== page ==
Legally the second wife of a Hindu would be a mistress, although religiously and socially she may be considered a wife. The law in India allows mistresses to be presumed wives unless proven otherwise.[28]

Polygamy among Hindus is sometimes accepted in some rural areas,[29] often with approval by earlier wives. The 2005-06 National Family Health Survey (NFHS-3) found that 2 percent of women reported that their husband had other wives besides herself. Husbands of women with no children are more likely to have multiple wives.[30]

Polyandry has been traditionally permitted in a few Hindu tribes.

Conversion for the purpose of Polygamous Marriage[edit]

In the past, there have been many incidents of non-Muslim men converting to Islam solely for the purpose of practising polygamy legally.[31] In December 2008, a controversy arose when the then Deputy Chief Minister of Haryana, Chander Mohan, and Anuradha Bali, the former Assistant Advocate General of Haryana, converted to Islam, taking the names Chand Mohammad and Fiza, so that Mohan could marry Bali as his second wife. However he converted back to Hinduism afterwards. Such incidents raised concern over the use of Islam for polygamy.[32]

Christian Polygamy[edit]

In Mizoram state, a Christian religious sect, called the "Pu Chana páwl" or just "Chana", formed in June 1942, practices polygamy. The founder Ziona, a 66-year-old man, has 39 wives, 94 children and 33 grandchildren, all living under one roof.[33]

Fraudulent Marriages[edit]

There have been several cases in which a man or a woman, assuming a fraudulent identity, marries multiple persons to get money and valuebles from them.[34][35]

See also[edit]


  1. ^ "The Legal system in ancient India". www.legalservicesindia.com. Retrieved 2016-05-16.
  2. ^ "Polyandrous family customs in India". Drishtikone. Retrieved 2016-05-16.
  3. ^ Polygamous Marriages in India, Vaidehi Yelamanchili, Sulabha Parasuraman, Population Association of America, 2010 Annual Meeting
  4. ^ The Birlas: Empire in transition, T.N. Ninan, Chander Uday Singh, Sumanta Sen, India Today, 20 July 2013
  5. ^ Samadhi of Ranjit Singh – a sight of religious harmony, Pakistan Today, JANUARY 16, 2016, NADEEM DAR
  6. ^ ‘Sati’ choice before Maharaja Ranjit’s Ranis, Kanwarjit Singh Kang, 28 June 2015
  7. ^ Modern Indian Family Law, Werner Menski, Routledge, 2013 p.194
  8. ^ a b http://timesofindia.indiatimes.com/india/Polygamy-not-integral-part-of-Islam-SC/articleshow/46180105.cms
  9. ^ A, Divya (13 September 2009). "Bigamy: An issue of one too many". The Times of India. Retrieved 22 May 2010.
  10. ^ "Communal Politics: Facts Versus Myths". Ram Puniyani. p.148. ISBN 0-7619-9667-2.
  11. ^ "Mullahs on the Mainframe: Islam and Modernity Among the Daudi Bohras". Jonah Blank. p.78. ISBN 0-226-05676-7.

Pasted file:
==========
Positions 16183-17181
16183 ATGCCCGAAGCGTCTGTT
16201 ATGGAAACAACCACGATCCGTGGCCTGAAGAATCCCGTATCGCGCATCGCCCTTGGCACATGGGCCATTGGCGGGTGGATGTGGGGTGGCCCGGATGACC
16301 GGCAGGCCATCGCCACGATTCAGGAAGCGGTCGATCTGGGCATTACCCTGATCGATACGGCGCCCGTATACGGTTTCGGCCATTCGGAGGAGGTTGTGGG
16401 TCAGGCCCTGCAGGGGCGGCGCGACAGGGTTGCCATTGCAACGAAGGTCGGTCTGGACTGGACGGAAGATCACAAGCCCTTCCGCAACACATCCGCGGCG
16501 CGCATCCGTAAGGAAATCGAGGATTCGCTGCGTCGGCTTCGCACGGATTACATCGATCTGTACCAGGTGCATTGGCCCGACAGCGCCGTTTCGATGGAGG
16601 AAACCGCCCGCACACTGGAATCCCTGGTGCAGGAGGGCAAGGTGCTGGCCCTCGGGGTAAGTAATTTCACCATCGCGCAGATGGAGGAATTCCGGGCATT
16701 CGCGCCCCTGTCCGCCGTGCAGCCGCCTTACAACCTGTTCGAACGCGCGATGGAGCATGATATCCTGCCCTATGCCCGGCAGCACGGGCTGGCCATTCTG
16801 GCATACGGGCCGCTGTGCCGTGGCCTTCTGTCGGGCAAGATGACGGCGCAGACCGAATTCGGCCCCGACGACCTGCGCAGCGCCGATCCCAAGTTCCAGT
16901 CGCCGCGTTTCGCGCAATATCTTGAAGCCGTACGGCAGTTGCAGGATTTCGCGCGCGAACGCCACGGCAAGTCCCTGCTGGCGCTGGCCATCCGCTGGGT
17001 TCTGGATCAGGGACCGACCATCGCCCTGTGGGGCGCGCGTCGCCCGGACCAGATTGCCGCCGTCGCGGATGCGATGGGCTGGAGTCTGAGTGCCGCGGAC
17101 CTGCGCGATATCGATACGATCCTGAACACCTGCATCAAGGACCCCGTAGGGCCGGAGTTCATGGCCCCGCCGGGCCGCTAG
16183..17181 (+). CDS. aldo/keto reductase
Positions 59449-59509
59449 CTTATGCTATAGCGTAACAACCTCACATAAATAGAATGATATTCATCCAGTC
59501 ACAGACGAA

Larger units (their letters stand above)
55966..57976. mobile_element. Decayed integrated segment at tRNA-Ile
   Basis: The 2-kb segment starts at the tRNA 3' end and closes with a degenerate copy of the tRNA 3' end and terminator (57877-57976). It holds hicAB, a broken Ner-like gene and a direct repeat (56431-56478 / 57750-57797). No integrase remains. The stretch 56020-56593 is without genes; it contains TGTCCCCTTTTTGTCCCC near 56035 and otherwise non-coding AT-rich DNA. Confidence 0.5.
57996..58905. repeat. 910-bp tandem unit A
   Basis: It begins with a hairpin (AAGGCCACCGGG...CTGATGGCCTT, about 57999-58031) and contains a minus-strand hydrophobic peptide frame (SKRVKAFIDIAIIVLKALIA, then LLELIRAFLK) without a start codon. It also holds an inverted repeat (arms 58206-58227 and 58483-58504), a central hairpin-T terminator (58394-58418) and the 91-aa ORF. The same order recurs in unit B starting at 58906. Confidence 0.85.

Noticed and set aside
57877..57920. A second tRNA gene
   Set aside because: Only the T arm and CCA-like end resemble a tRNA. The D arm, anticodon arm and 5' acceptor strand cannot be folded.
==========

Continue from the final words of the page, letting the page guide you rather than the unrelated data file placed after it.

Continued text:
12. ^ "End polygamy, Muslim woman pleads with SC -India-The Times of India". The Times Of India. 2001-05-12. Retrieved 2009-03-09.
  13. ^ Sebastian, Don (2008-11-12). "DNA: India: Kerala Muslim cleric vows to preserve polygamy". Retrieved 2009-03-09.
  14. ^ http://indiatoday.intoday.in/education/story/banning-polygamy/1/511127.html
  15. ^ Dharmendra or "Dilawar Khan?" Mili Gazette, 16-30 June 2004
  16. ^ Two's A Crowd His marriages give the actor's campaign a rude jolt, K.S. SHAINI, KAPIL BHATT, Outlook 2004
  17. ^ Will this man bring down Mulayam? 6 March 2007
  18. ^ Yadav, Shyamlal (7 March 2012). "The Samajwadi Parivar". Indian Express. Retrieved 2013-10-10.
  19. ^ "Tributes paid to Mulayam's wife". The Times of India. Retrieved 2013-10-10.
  20. ^ "Mulayam Singh Yadav let off, but second wife in tax net". Economic Times. 10 October 2013. Retrieved 2013-10-10.
  21. ^ a b "Mulayam's younger son prefers body-building to body politic". Indian Express. 20 January 2013. Retrieved 2013-10-10.
  22. ^ Bhatt, Sheela (6 March 2007). "Will this man bring down Mulayam?". rediff.com. Retrieved 2007-10-10.
  23. ^ "The Telegraph - Calcutta (Kolkata) - Bihar - Political way to nurture love".
  24. ^ "When Bihar netas were bitten by love bug". Deccan Herald.
  25. ^ "Ram Vilas Paswan discloses divorce with first wife".
  26. ^ "Ram Vilas Paswan says he divorced first wife Rajkumari Devi in 1981". IANS. news.biharprabha.com. Retrieved 23 April 2014.
  27. ^ Narendra Modi marriage row: BJP hits back with Nehru-Edwina poster India today, 12 April 2014
  28. ^ SC says woman in live-in relationship to be considered wife unless proven otherwise, 13 April 2015
  29. ^ Some Indian men are marrying multiple wives to help beat drought, Mallika Kapur, CNN, 16 July 2015
  30. ^ Polygamous Marriages in India
  31. ^ PTI (2004-04-19). "Case against Dharmendra". The Hindu. Chennai, India. Retrieved 2009-05-26.
  32. ^ Mishra, Manjari (2009-03-15). "Chand-Fiza talaq: Ulema now talk of screening". The Times Of India. Retrieved 2009-05-28.
  33. ^ Indian man with 39 wives, 94 children and 33 grandchildren, The Telegraph, 22 February 2011
  34. ^ 2 Held for Marriage Fraud, Cheating, Express News Service, 4 October 2015
  35. ^ Girl booked for marriage fraud with NRI, HT Correspondent, Hindustan Times, Kapurthala, 23 September 2014